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Title: The impact of glucose variation on human astrocytes
Author: Weightman Potter, P.
ISNI:       0000 0004 7962 8932
Awarding Body: University of Exeter
Current Institution: University of Exeter
Date of Award: 2019
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Diabetes is a metabolic disorder dysregulating glucose homeostasis. The role of astrocytes in central glucose sensing is poorly understood. But it is recognised they take part in whole-body energy homeostasis, specifically as glucose sensors necessary for the counterregulatory response (CRR) to hypoglycaemia. Iatrogenic hypoglycaemia is the limiting factor to glycaemic control in people with type 1 or type 2 diabetes. Severe hypoglycaemia occurs approximately once per year, whereas, the incidence of minor hypoglycaemia is much greater. Hypoglycaemia impairs awareness of future hypoglycaemia and blunts the CRR, eventually causing hypoglycaemia-associated autonomic failure. The mechanisms of this process are poorly understood. This thesis utilised isolated human astrocytes exposed to acute or recurrent low glucose (RLG) in vitro to mimic glucose variation in diabetes. Cellular responses were characterised of three key astrocyte functions. Firstly, is astrocyte metabolism altered by acute and RLG treatment? Secondly, do isolated human astrocytes become activated by low glucose treatment, and is this affected by RLG? Thirdly, are astrocytic inflammatory pathways altered by acute or RLG? The key findings from this thesis shows for the first time that astrocytic mitochondrial oxidation is increased following RLG, with a concurrent increase in fatty acid dependency but decreased coupling efficiency; glycolytic function is also enhanced. Together, this indicates that astrocytes successfully adapt to low glucose to sustain intracellular nucleotide ratios. Contrary to previous work, these human astrocytes do not respond to low glucose by Ca2+-dependent activation. However, the astrocytes do increase inflammatory cytokine release following acute and RLG. Lastly, for the first time an RNA-sequencing approach has been used to identify low glucose-induced differential gene expression. Together these findings support the argument that astrocytes are sensitive to low glucose and may be important in glucose sensation and the CRR.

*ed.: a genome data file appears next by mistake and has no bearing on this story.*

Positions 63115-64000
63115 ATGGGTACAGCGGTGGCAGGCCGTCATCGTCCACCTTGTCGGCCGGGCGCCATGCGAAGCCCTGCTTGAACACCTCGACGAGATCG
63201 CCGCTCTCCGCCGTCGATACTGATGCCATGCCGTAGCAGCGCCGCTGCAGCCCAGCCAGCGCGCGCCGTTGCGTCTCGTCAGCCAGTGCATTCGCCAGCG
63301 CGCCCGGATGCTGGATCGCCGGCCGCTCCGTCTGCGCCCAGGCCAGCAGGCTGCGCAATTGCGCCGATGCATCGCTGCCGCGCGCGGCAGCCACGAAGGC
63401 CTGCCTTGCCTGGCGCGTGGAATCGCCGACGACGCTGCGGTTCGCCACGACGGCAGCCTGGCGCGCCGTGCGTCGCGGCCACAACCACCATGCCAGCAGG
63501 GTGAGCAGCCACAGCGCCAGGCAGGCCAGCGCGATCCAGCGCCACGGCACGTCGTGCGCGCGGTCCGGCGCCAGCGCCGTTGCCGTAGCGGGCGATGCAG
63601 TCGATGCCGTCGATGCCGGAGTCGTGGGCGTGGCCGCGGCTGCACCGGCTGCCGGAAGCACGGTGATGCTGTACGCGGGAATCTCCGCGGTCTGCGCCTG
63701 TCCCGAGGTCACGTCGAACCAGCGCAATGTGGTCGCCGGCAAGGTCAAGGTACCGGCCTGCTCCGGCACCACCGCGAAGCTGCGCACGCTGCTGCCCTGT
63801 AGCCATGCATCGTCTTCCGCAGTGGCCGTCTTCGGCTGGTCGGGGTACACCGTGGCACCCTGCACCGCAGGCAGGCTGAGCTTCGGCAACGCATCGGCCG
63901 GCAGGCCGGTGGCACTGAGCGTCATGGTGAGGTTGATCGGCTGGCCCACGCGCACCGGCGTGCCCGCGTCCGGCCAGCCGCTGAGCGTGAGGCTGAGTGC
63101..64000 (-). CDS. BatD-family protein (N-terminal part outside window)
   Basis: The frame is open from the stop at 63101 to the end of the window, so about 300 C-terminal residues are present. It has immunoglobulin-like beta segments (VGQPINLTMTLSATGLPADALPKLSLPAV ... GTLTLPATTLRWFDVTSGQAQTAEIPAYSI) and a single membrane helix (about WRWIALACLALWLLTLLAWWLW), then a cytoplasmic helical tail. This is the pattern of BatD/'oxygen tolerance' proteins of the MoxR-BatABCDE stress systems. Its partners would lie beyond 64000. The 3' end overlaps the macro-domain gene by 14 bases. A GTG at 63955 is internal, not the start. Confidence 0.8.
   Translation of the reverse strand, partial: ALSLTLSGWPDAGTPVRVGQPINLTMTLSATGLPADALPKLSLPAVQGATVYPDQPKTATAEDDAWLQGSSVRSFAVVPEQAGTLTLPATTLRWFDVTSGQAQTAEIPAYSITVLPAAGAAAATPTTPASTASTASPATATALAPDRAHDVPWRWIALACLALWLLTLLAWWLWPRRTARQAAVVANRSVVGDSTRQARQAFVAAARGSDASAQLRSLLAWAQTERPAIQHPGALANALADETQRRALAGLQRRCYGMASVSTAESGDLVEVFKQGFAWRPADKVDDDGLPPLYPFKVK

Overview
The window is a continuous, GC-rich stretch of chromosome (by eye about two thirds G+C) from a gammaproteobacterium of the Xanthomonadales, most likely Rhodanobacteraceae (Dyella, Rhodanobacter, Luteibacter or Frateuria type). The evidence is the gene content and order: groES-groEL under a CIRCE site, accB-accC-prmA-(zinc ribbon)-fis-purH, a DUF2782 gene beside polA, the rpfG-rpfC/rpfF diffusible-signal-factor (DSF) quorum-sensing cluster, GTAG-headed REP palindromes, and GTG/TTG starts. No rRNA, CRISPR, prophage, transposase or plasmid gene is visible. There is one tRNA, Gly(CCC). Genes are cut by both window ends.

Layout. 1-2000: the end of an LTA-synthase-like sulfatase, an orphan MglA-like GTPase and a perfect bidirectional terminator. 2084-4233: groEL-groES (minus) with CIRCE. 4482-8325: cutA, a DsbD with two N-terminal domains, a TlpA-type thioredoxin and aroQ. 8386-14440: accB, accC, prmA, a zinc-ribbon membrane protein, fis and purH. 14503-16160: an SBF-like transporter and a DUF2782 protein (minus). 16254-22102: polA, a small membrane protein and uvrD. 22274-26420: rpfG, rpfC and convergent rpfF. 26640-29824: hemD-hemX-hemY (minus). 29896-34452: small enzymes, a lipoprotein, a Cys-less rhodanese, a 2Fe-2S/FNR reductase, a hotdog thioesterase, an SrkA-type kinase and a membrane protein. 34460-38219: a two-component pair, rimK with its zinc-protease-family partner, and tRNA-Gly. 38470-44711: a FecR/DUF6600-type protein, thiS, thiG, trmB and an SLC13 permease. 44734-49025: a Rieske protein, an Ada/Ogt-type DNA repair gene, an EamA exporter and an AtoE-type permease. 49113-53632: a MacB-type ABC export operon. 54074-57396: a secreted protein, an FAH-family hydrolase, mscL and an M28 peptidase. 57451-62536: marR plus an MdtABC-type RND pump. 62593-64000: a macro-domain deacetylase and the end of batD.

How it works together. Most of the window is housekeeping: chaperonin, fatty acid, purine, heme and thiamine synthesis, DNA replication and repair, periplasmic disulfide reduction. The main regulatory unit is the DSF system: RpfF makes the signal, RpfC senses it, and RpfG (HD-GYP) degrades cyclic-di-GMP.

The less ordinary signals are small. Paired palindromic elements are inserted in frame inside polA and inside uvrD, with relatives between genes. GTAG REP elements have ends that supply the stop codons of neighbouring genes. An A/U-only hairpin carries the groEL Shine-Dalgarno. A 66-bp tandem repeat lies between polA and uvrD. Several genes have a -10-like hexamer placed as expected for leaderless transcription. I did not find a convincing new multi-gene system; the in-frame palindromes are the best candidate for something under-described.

Supervisor: Beall, C. Sponsor: Not available
Qualification Name: Thesis (Ph.D.) Qualification Level: Doctoral
EThOS ID:  DOI: Not available
Keywords: Astrocyte ; Diabetes ; Hypoglycaemia ; Metabolism